Bluebird taxis are reliable, though quite expensive, and copycat taxis have been known to be less than trustworthy. Your best option is to find a freelance driver through referral – from friends or your hotel – and stick with them. Prices are competitive and you are usually guaranteed a more reliable and enjoyable service than any other option.

Allow plenty of time. A journey can triple in duration depending on the time of day or day of the week. Sundays are quieter, but it’s best to leave early and return late to avoid as much daytime traffic as possible.

Surf Stores

All the major labels are well-represented in Bali, and you’ll rarely be too far away from a reliable surf shop for all your needs. If you’re in need of a new board, take a drive out to Denpasar and Jimbaran, where a lot of warehouse stores will sell top brands for discount prices.


For ding repairs, talk to the locals. Expats will have found the most reliable ones and the Balinese locals will often have a mate who will do it for cheap. You may not get perfect resin-tint colour matches, but the vast majority will do a professional job quickly and cheaply.


Bali’s food scene is out of control. You’ll be able to find everything you want and much more. Local warungs provide delicious, local cuisine and a huge range of cafes and restaurants give you more choice than you could imagine. 


Handy tip: many will also deliver to your door, either directly or with the Grab delivery app, which you can download and use on any phone. Find your restaurant of choice, check the Grab app to see if they’re a member, order your meal and pay on delivery – couldn’t be easier.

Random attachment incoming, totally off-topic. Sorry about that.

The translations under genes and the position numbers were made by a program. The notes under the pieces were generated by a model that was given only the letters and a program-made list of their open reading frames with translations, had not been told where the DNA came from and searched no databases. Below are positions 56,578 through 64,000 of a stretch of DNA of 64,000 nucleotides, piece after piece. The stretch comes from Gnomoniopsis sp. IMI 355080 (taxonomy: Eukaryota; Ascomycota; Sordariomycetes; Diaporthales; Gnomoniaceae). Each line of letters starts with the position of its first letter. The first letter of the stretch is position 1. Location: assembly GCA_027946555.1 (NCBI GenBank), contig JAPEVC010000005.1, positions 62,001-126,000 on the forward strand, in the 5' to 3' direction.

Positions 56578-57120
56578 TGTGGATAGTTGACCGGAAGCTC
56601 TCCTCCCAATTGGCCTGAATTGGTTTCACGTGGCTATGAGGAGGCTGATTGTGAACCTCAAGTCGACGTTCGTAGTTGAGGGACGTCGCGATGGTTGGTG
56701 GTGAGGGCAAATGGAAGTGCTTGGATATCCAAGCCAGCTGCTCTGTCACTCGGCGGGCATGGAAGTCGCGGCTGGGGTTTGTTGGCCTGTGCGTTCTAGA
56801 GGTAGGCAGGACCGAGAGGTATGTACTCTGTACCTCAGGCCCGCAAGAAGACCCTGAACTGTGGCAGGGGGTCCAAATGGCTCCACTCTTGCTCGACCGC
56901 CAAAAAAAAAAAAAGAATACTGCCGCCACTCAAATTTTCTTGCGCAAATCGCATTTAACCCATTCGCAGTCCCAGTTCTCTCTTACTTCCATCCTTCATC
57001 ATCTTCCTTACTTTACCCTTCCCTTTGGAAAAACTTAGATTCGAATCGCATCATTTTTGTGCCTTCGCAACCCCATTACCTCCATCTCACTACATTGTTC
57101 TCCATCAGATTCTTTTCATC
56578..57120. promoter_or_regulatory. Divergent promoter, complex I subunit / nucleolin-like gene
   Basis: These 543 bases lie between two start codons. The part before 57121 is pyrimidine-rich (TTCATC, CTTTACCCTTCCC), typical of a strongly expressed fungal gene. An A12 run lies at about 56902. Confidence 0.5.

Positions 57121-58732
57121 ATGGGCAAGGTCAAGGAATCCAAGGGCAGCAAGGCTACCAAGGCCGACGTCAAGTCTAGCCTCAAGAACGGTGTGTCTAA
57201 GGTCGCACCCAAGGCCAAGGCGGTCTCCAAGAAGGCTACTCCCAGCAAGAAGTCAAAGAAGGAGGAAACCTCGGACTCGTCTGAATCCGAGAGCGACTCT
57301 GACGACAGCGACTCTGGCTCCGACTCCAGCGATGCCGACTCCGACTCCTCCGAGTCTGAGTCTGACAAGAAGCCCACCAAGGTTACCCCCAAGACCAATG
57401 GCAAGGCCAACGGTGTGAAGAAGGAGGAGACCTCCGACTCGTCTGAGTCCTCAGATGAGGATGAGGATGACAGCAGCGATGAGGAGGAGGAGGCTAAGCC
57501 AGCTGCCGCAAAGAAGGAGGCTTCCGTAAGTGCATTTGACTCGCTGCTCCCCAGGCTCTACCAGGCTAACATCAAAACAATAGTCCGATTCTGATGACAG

Additional Advice

Don’t drink the water. It’s the golden rule in any developing country. Don’t brush your teeth with it, don’t drink your shower water and don’t sink a glass straight out of the tap, no matter how thirsty you get.


Many hotels provide filtered water and it is sold everywhere. Do your best to refill your water bottles to help reduce Bali’s plastic problem.


Ear plugs are a good idea, especially in rainy season. Some places are much better than others, but the seawater isn’t exactly sanitary. Most people will surf all year round with no problem at all, but ear plugs are a cheap and recommended caution.


Avoid rainy season – or don’t! Rainy season (October to April) is much quieter, but it’s called rainy season for a reason. At its peak, you will see rain every day. This could only be a 30-minute shower or a day-long deluge. If you’re just there to surf, it is a lot less crowded, though the rain brings garbage from inland to the ocean, so you may find yourself surfing in plastic soup at some locations. To some, it is well worth it, and you could find yourself scoring enough empty waves to make you dizzy.


‘Winter’, if you can call it that, is June to August. Days are still warm, but nights a mild, and the water temperature does drop, so bring a light spring suit or 2mm jacket for this time of year.


Give respect to get respect.

We can’t stress this one enough. Bad stories do come out of Bali, but often you find that those stories have two sides. Whether to expats and locals in the water or the Balinese staff and locals in hotels, shops and on the street, show respect, learn a few simple words of Indonesian and you will truly feel the warmth of Balinese hospitality.

Spot Guides

Planning a Bali trip? Here's our tips on where to surf, shop, eat, and drink.